Very Early Exposure to Erythromycin and Infantile Hypertrophic Pyloric Stenosis

Department of Pediatrics, Division of General Pediatrics, Vanderbilt University School of Medicine, Suite 5028 MCE, Nashville, TN 37232-8555, USA.
Archives of Pediatrics and Adolescent Medicine (Impact Factor: 5.73). 08/2002; 156(7):647-50. DOI: 10.1001/archpedi.156.7.647
Source: PubMed


To assess the link between very early erythromycin exposure and pyloric stenosis in young infants.
Retrospective cohort study.
Medicaid or TennCare (Tennessee's program for Medicaid enrollees and uninsured individuals) births in Tennessee from 1985 to 1997. Cases of infants with a hospital discharge diagnosis of pyloric stenosis and an associated surgical procedure code were used. Erythromycin exposure and other antibiotic exposure between 3 and 90 days of life were identified from prescription files.
Hospital discharge diagnosis of pyloric stenosis, and an associated surgical procedure code.
Of 933 239 births in Tennessee during the study period, 314 029 were enrolled in Medicaid. Among these infants, 804 (2.6/1000 infants) met the criteria for pyloric stenosis. Very early exposure to erythromycin (between 3 and 13 days of life) was associated with a nearly 8-fold increased risk of pyloric stenosis (adjusted incident rate ratio, 7.88; 95% confidence interval, 1.97-31.57). No increased risk of pyloric stenosis was seen in infants exposed to erythromycin after 13 days of life or in infants exposed to antibiotics other than erythromycin.
The significant increase in pyloric stenosis in children with very early exposure to erythromycin is consistent with reports of other investigators. The risks and benefits of erythromycin should be weighed carefully prior to initiating such therapy in young infants.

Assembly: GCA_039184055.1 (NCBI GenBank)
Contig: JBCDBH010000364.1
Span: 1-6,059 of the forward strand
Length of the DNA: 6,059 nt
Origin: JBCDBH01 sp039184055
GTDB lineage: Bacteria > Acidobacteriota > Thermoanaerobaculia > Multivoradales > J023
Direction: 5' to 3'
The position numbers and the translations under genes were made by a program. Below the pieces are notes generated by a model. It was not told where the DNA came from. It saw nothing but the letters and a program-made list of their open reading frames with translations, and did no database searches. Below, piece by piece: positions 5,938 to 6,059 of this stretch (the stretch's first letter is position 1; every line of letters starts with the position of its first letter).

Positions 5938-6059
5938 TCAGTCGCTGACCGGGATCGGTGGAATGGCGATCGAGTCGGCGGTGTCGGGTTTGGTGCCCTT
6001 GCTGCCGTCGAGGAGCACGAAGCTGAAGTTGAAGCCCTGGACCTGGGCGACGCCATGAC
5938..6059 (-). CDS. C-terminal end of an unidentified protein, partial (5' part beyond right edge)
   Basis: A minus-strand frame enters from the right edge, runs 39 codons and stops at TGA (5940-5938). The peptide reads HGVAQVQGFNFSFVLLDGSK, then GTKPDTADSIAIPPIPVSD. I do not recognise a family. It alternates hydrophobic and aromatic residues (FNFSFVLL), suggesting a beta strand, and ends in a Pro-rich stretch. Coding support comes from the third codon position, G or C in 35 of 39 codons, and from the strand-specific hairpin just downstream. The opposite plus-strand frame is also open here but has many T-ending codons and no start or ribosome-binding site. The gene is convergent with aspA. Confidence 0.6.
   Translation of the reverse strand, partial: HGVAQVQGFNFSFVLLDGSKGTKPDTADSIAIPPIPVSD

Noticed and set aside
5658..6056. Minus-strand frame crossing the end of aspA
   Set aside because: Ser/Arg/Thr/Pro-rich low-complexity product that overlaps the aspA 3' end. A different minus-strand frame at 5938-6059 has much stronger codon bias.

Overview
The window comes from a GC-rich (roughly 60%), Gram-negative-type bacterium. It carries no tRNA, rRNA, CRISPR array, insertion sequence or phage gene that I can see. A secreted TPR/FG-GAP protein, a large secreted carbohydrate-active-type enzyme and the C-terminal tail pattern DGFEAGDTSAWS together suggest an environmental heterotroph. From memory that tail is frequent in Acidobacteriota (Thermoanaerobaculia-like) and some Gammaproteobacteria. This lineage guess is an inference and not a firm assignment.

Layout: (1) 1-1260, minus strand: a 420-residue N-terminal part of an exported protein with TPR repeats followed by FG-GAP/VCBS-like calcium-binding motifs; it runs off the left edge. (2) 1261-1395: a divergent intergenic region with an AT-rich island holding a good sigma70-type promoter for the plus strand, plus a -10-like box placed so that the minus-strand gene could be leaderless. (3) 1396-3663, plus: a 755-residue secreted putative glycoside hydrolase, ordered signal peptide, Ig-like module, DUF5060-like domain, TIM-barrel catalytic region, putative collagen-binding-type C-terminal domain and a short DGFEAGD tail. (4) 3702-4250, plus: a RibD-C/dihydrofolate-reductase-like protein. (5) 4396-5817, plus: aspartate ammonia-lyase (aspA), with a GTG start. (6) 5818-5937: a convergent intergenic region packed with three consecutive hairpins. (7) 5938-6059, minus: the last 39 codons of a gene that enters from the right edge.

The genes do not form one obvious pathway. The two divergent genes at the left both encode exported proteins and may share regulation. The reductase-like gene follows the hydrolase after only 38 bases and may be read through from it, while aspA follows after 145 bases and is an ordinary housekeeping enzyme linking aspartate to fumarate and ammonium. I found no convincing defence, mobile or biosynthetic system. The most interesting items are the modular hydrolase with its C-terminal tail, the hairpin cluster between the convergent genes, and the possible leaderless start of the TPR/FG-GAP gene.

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    • "The frequent use of erythromycin in pregnant women has permitted the surveillance of long-term effects of this antimicrobial agent. These include infantile hypertrophic pyloric stenosis [41], cardiac toxicity [42] and maternal hepatotoxicity [43]. There is not yet enough data available to know whether the risks of toxicity in neonates are similar with newer macrolide antimicrobial agents [13]. "
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    • "Its safety and efficacy in improving feeding intolerance have been demonstrated in multiple studies with premature infants and children [30]. However, there are reports showing that early exposure to erythromycin in the neonatal period significantly increases the risk of pyloric stenosis in infants [10,77]. Interestingly prolongation of QT, a well-known side effect of erythromycin [78], was not reported as an AE in a recent large pediatric retrospective study on gastroparesis [5]. "
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    • "Trimethoprim-sulfamethaxazole may be used for patients with an allergy to macrolides (Table 1). Erythromycin has been associated with a risk of pyloric stenosis when used in infants less than 1 month of age [42]. Patients with pertussis should be placed in respiratory isolation to prevent further infections. "
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